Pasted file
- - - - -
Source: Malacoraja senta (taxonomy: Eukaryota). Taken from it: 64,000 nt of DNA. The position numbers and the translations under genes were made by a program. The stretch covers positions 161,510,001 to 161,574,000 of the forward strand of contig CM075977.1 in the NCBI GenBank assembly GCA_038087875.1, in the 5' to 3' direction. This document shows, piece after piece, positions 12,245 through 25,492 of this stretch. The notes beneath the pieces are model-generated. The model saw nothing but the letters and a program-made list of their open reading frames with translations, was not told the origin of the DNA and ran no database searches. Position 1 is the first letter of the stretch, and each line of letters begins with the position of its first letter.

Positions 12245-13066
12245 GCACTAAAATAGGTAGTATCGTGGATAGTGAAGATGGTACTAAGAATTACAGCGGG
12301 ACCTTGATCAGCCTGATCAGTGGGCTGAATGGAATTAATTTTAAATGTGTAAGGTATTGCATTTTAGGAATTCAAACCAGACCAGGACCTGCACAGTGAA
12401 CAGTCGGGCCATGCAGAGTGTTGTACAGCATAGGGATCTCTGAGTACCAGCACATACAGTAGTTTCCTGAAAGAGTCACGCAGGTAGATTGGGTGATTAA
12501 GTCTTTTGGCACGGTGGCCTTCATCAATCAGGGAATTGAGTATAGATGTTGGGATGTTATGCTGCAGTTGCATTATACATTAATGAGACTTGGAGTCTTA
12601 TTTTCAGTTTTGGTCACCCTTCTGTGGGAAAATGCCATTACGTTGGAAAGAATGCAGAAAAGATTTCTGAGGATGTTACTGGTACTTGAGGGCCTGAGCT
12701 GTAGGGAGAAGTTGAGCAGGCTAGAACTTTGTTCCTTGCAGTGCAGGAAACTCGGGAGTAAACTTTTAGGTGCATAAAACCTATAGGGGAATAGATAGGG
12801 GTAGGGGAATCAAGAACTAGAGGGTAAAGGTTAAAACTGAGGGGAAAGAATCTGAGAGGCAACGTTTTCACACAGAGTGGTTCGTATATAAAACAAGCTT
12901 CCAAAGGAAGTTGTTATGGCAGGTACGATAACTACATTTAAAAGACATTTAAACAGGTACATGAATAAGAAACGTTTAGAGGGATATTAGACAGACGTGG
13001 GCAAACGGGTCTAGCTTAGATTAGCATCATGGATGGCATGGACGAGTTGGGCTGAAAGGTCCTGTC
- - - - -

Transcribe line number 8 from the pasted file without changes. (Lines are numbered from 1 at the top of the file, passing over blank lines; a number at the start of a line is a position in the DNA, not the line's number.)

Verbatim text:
12701 GTAGGGAGAAGTTGAGCAGGCTAGAACTTTGTTCCTTGCAGTGCAGGAAACTCGGGAGTAAACTTTTAGGTGCATAAAACCTATAGGGGAATAGATAGGG